Posted Mar 12, 2017 by Martin Armstrong
QUESTION: Dear Mr. Armstrong, as a daily reader of your blog I noticed the recent comment on the norweigian real estate market. You wrote that it was capital flight from the eurozone that made the prices go higher. Parking, not speculation, It seemed, in the light of everything, as a very natural development. As the Euro has been rising against the Krone, it would give Euro buyers some extra space to buy too. My question though is if the swedish real estate market is similar? Here in Sweden we have the common people buying too, with wages still pretty strong, fairly low unemployment and low interest rates on mortgages. This has resulted in highly leveraged households. Domestically “everyone” believes in rising real estate prices. Is this a bubble (with the majority preaching new highs), or is it similar to the norweigian situation?
Btw, I will, with excitement, attend your conference in Hong Kong this year.
ANSWER: There are two distinct faces of real estate buyers. First, we have the capital flight as in Norway. They are using the property market as a place to park money. This is why they do not even both to rent them out. This trend has also engulfed most of the major cities such as New York and Miami where the IRS in the States demands that the true owner be revealed. In Australia, they made a criminal act for a foreigner not to disclose he owns property. We see the same in Toronto and Vancouver. The rural areas have not recovered from the crash in 2007-2009. In the States, this tends to be a bit steeper because it was the focus of huge leverage sold by the banks.
The other side of the market are the people who also are starting to buy property as a hedge using the low interest rates. The pessimism in Europe is reaching epic proportions. It is quickly becoming that the majority fear the breakup of the EU and the collapse of the Euro. This is also manifesting in the sharp rise in demand for physical paper dollars. First it was the fall of Communism 1989-1991. Then it expanded and has extended into Europe in general. Europe does not have the over-leveraged property that USA ended up with as a general rule. This is also reflected in the shorter mortgage duration in places like Canada and Europe. So at this point, any real gains in purchasing power may not really materialize in Europe, but it may appear to gain in nominal terms. Then there was the speculation that housing prices would rise because of the influx of refugees.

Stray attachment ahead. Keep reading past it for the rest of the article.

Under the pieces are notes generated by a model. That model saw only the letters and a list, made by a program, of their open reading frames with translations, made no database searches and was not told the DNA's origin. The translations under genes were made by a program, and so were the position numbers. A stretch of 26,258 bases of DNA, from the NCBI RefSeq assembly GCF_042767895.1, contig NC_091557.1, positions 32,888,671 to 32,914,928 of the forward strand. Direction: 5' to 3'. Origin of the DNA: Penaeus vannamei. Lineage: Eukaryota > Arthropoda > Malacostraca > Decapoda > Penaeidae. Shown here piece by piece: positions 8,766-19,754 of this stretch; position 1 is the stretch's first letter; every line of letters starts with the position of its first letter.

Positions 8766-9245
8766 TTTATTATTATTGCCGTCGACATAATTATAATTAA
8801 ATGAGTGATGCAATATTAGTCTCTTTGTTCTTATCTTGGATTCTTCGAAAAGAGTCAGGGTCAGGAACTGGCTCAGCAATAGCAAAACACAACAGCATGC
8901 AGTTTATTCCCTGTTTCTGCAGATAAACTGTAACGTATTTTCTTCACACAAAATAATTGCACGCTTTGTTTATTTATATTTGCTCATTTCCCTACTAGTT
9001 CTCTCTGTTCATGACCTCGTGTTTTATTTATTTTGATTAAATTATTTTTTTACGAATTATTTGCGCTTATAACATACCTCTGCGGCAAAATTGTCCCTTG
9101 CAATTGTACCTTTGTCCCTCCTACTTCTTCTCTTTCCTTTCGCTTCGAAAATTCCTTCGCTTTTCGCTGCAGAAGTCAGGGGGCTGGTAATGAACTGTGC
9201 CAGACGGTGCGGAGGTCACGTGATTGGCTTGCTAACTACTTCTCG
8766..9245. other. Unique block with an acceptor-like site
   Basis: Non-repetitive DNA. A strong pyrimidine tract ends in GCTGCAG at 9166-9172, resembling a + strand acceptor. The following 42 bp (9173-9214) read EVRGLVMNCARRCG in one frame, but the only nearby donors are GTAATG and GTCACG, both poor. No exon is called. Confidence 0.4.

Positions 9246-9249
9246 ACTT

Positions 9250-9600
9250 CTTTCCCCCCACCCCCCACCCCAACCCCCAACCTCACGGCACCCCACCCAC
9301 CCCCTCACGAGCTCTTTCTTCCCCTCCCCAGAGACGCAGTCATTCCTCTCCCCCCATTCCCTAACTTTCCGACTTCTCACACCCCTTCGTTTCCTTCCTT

All of this said, the continued rise in demand for paper dollars outside the USA has actually surged after Trump was elected. The pattern clearly shows the trend has changed at the high is not isolated by a triple top. This warns from a pattern recognition perspective, that the monetary base will rise to new record highs.
Consequently, it is reasonably estimated that more than 40% of US paper currency now resides outside the USA. There are more than 300 million people traveling through the US border and there is no means to track the currency outflow in actual paper dollars. When communism fell, dollars became the number one circulating medium of exchange in Russia and China. The Federal Reserve Bank of New York, in collaboration with Citibank and Republic National Bank of New York of Edmond Safra, shipped out of the USA physical dollar bills worth $348 billion. The called it the Money Plane. There were even Congressional hearings on the exportation of dollars to foreign lands. History repeats because the passions driving mankind never change. We have witnessed the dollarization of the world economy.
The Federal Reserve in the States is well aware that the dollar has become a global currency and its demand outside the USA has been increasing sharply since 2007-2009. This we see this trend reaching a peak as early as 2020. The Fed itself states: “U.S. currency has long been a desirable store of value and medium of exchange in times and places where local currency or bank deposits are inferior in one or more respects. Indeed, as noted in earlier work, a substantial share of U.S. currency circulates outside the United States. Although precise measurements of stocks and flows of U.S. currency outside the United States are not available, a variety of data sources and methods have been developed to provide estimates.”
This also warns that the confidence in the euro among the average person in Europe has declined with the political turmoil.